EMC extends managed services

EMC extends managed services

EMC extends it on-site services to help businesses manage their storage environments.

EMC said Wednesday that it is extending its professional services arm with on-site support in managing the flow, usage and storage of data in the enterprise.

EMC Managed Services, offered by the company's Technology Solutions group, now include residency, managed utility and storage management services. EMC already offers residency services, in which EMC staff assist businesses on site with routine storage operations. The company has now incorporated services expertise it gained through its acquisition earlier this year of Internosis, which specialized in IT strategy, application development, IT infrastructure and managed services for Microsoft environments. EMC is now offering residency services for messaging infrastructure and content management.

Under the managed utility services umbrella, EMC is also offering on-site services and pay-as-you-grow storage procurement on top of a base storage commitment.

"We could sell 100 percent pay-as-you-grow, but we don't think it's in our customers' best interest. Storage demands are growing so why pay a premium to somebody for 100 percent pay-as-you-grow when you don't need to pay the premium? We think it's best for customers to look at what their base storage requirement has been and make that commitment up front, which reduces the risk you put on EMC, which reduces the cost," said Darrell James, senior vice president of technology solutions for EMC.

With EMC's storage management services, geared for businesses that require multiyear, on-site management of larger storage environments with more than 100 terabytes of capacity, EMC staff are dedicated to a site and provide support based on service-level agreements.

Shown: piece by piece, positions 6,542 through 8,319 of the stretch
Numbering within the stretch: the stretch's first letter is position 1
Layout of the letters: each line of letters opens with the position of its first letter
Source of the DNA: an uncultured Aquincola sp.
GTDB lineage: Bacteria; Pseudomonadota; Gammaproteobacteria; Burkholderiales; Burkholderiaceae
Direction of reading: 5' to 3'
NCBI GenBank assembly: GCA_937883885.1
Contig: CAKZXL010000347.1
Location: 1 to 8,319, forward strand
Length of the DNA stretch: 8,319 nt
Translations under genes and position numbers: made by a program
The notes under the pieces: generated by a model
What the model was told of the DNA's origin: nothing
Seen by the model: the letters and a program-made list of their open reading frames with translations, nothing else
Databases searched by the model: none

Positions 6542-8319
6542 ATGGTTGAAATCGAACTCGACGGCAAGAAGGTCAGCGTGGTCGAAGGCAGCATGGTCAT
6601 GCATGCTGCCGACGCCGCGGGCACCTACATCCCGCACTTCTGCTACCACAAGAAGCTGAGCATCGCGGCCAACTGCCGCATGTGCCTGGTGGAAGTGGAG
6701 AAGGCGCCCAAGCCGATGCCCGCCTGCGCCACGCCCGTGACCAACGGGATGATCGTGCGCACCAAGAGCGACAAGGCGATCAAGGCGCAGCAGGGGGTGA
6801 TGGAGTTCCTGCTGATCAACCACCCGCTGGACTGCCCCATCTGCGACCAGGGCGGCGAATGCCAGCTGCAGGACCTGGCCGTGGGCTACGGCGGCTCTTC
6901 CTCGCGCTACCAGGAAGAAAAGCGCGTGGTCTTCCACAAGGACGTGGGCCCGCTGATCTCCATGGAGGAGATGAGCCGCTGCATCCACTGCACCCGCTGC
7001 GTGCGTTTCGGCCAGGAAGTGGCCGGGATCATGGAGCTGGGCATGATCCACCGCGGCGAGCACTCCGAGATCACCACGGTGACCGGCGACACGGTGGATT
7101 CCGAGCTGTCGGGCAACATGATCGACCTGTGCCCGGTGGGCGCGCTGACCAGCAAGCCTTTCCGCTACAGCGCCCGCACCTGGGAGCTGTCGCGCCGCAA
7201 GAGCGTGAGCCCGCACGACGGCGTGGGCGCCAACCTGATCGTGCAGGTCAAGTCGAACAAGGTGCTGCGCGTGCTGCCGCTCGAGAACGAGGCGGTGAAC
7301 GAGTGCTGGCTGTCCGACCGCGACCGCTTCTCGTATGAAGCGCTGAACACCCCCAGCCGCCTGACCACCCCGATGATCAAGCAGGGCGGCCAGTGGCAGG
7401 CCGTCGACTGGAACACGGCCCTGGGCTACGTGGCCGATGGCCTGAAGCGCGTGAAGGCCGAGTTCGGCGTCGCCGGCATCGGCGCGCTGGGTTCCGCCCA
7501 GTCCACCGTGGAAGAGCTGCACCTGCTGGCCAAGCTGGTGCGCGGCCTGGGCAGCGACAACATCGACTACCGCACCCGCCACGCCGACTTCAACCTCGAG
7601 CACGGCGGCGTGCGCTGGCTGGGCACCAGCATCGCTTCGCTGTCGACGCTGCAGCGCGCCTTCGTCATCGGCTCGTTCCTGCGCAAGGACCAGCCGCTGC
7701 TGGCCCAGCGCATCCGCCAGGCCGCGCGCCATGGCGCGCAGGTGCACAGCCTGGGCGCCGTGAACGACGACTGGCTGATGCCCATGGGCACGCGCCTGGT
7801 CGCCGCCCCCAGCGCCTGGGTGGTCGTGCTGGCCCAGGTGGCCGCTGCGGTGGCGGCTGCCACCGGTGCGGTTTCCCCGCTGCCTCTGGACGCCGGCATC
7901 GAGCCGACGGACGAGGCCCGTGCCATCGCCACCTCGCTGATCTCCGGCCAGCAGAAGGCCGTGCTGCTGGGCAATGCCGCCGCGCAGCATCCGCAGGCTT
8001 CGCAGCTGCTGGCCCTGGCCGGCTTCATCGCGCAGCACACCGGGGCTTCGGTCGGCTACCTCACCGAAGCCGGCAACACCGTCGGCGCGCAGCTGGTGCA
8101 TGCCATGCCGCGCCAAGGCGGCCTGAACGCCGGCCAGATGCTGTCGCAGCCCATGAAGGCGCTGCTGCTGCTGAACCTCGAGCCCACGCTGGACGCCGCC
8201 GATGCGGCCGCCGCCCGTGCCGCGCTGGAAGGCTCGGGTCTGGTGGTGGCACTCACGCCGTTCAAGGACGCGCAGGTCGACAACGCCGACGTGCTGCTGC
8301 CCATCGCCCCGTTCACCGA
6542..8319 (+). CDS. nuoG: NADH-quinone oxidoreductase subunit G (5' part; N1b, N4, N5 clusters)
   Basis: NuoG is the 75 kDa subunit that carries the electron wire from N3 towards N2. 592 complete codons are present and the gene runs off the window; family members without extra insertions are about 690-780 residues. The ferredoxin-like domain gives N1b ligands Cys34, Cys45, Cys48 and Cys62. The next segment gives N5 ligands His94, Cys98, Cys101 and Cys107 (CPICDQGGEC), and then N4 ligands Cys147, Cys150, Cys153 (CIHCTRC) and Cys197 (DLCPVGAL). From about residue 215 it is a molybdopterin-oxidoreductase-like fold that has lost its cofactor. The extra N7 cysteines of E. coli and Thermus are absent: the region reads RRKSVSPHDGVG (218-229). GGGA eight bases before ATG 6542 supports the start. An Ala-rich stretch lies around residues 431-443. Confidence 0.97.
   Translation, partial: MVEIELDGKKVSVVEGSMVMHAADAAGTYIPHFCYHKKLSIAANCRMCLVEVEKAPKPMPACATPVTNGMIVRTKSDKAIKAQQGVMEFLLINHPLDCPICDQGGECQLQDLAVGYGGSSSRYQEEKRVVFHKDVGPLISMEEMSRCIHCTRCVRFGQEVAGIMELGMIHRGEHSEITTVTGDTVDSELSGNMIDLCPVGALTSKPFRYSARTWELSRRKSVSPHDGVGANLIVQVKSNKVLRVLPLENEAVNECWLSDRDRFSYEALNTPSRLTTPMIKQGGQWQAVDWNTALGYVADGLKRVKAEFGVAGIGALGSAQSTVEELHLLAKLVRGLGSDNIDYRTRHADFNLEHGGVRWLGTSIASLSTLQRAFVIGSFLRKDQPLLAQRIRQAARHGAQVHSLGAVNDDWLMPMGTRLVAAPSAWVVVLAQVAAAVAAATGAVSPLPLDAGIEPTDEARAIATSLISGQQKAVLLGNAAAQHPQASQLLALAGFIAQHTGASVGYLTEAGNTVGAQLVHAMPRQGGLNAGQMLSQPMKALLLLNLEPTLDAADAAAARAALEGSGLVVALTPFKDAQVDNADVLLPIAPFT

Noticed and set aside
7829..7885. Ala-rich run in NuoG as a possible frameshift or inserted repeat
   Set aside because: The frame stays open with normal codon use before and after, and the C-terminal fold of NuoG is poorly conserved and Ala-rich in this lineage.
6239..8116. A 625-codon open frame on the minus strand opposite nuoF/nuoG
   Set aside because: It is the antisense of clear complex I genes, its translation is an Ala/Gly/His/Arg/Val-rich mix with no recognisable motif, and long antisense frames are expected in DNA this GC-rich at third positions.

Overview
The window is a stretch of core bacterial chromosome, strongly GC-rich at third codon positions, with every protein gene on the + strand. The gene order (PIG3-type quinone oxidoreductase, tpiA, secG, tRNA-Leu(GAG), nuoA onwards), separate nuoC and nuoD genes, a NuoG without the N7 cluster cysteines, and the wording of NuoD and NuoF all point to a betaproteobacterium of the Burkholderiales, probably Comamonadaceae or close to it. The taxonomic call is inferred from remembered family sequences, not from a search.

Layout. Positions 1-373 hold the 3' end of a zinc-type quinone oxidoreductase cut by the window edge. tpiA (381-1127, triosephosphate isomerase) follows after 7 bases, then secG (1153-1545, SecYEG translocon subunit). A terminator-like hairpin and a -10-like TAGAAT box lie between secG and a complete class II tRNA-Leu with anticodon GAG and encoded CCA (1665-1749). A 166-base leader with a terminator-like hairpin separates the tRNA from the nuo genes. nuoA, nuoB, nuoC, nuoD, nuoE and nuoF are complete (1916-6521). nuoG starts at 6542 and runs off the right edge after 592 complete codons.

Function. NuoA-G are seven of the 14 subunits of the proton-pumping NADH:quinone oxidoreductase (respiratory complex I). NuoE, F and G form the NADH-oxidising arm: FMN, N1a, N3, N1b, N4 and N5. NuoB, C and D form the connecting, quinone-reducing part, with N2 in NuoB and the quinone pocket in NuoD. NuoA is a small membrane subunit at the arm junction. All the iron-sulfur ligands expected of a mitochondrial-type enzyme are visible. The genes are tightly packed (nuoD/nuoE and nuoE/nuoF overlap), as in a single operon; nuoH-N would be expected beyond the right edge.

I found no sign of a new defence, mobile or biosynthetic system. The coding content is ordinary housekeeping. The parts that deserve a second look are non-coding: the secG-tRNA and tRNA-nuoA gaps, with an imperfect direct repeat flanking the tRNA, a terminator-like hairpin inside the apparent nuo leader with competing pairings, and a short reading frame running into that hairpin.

Toyota Motorsport in Cologne, Germany, which handles the design, manufacturing and operation for the Toyota Formula 1 program, is using EMC's on-site storage management services.

"We don't need to have our own dedicated resources, and we can concentrate IT on our core business," said Thomas Schiller, general manager of IT for Toyota Motorsport.

Speed is key for the race-car manufacturer, which handles the chassis and engine design, manufacturing, wind-tunnel testing, and race and test operation for the Toyota F1 program, and which often has to make changes to cars in extremely short time frames.

"We have a development cycle of two weeks' time between races," Schiller said. "The managed service agreement driven from EMC gives us a huge amount of flexibility. You normally go for a contract with a duration of three to four years, and the binding in that contract is very solid, but EMC offers me huge flexibility to change service-level agreements according to demands changing in my business."

At a press event in Sydney, EMC didn't announce publicly any local partners. EMC Australia's services manager Tony Simonsen said contract lengths were flexible and could range anywhere from one month up to three years.

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